There are at least two important differences between a touring musician who skips a state to make a point and a service provider who doesn’t want to provide services on account of personal opposition to the larger thing being served.
It’s all over my Facebook newsfeed: some retail stores are bucking the trend and staying closed for Thanksgiving Day, and people—Christians and atheists, conservatives and liberals—are applauding them for it.
I’m a Cub fan but also a National League fan, so I was disappointed to see the Mets lose the World Series this week. And when an error on a routine play contributes to the outcome, that’s just rough—not the best way to lose or, for that matter, to win.
At its worst, Protestantism has long been deeply suspicious of all holy things, of the very notion that a physical object can carry anything of the sacred. At its best, such a suspicion is aimed instead at the notion of holier things—of an elite, rarefied sacrality that sets a few things utterly apart.
I was trying to write a provocative article for a readership that includes many people who a) oppose the death penalty for faith-based reasons, and b) take for granted that replacing it with LWOP is a fairly straightforward good. But I should have done more to anticipate how others might see a one-sided article where I saw a narrowly focused one.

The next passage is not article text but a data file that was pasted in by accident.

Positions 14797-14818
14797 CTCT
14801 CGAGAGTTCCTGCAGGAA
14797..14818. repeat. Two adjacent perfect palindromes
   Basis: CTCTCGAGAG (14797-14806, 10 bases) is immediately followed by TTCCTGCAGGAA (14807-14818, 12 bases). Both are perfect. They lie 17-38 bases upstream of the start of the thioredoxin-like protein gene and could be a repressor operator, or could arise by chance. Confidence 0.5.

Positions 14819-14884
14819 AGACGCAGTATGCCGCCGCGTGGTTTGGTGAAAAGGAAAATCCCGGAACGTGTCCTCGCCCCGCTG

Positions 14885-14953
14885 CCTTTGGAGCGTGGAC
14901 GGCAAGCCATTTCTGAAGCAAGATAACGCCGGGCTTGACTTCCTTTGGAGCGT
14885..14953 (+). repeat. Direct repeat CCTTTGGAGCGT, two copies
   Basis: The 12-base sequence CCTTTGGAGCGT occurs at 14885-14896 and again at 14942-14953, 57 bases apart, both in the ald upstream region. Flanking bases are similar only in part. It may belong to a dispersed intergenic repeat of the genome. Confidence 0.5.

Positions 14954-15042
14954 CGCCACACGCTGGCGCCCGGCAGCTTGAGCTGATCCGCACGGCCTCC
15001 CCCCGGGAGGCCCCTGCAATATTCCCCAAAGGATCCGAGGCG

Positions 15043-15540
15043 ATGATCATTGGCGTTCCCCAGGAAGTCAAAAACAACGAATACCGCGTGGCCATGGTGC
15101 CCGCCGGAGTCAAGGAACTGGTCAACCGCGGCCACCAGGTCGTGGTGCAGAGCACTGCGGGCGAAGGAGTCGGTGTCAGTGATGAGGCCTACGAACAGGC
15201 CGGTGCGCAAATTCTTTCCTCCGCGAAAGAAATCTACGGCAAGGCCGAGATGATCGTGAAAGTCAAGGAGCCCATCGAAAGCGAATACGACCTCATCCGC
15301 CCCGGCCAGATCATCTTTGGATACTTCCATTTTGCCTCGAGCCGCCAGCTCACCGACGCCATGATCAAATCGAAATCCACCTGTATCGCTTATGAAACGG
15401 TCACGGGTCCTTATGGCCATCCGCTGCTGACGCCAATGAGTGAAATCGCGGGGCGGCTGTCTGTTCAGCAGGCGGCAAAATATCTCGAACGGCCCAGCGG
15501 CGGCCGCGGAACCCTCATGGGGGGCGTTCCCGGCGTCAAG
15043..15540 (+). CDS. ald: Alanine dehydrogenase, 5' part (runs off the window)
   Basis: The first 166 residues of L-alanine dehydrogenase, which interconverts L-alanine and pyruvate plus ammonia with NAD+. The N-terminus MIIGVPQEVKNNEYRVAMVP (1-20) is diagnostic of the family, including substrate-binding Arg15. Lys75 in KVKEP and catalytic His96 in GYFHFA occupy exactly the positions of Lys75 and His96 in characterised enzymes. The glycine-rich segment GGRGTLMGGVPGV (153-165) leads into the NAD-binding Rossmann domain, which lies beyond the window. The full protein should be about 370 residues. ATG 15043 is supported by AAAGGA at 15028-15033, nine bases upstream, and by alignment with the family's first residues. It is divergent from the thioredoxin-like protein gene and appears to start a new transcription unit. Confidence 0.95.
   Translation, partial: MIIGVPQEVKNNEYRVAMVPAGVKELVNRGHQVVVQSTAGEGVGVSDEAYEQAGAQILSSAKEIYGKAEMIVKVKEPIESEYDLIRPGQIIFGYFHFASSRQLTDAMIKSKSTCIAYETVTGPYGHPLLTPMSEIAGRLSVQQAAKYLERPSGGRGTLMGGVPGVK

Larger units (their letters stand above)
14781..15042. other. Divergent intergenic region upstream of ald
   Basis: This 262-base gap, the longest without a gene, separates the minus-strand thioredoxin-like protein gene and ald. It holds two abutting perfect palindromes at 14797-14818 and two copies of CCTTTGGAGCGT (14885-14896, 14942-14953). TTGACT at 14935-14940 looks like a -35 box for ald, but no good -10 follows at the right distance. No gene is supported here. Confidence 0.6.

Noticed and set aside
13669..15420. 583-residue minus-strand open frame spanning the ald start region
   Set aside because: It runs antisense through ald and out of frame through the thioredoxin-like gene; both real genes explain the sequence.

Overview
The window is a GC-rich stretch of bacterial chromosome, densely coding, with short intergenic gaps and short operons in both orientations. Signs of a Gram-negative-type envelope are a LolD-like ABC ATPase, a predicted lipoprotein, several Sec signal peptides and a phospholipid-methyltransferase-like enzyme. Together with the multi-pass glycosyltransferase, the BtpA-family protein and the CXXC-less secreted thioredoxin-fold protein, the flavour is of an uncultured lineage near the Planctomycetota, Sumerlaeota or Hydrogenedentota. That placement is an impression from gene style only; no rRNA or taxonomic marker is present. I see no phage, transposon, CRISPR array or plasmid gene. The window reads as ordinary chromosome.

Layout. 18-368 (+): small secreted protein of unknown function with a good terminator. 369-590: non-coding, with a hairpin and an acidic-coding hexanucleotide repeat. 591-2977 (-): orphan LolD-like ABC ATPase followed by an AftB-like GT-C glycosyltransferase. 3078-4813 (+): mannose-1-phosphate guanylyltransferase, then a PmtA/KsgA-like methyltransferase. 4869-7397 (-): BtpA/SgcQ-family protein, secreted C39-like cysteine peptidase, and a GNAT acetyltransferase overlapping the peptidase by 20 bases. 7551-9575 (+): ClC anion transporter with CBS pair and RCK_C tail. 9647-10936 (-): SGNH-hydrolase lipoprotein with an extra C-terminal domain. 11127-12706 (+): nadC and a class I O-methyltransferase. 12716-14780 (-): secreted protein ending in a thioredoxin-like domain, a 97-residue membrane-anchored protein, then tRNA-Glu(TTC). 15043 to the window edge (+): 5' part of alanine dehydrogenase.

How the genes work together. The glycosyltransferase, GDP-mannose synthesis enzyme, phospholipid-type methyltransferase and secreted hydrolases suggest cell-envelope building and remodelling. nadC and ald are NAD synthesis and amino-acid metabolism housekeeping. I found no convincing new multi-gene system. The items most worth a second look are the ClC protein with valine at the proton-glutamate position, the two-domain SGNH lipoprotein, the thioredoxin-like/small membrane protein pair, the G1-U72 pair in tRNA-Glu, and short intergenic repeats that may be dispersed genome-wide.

It’s Monday, so it must be time for everyone to share last night’s main John Oliver segment and talk about how correct and funny and amazing he is. To be clear, I generally agree with this left-of-center consensus: Oliver’s longform takes on the old Daily Show template are informative, impassioned, and hilarious.
I had a mixed response, however, to last night’s segment.
My article in the current issue examines an ongoing challenge for death-penalty opponents: abolishing the death penalty in a given state has generally meant sentencing a lot more people to life without parole, a sentence just as hopeless and final.
In May, a federal jury sentenced the surviving Boston Marathon bomber to death. Dzhokhar Tsarnaev’s lawyers had acknowledged his guilt and focused on humanizing him in hopes of avoiding a death sentence and getting instead a life sentence without the possibility of parole. The jury went the other way—a decision that met a lukewarm response on the streets of Boston.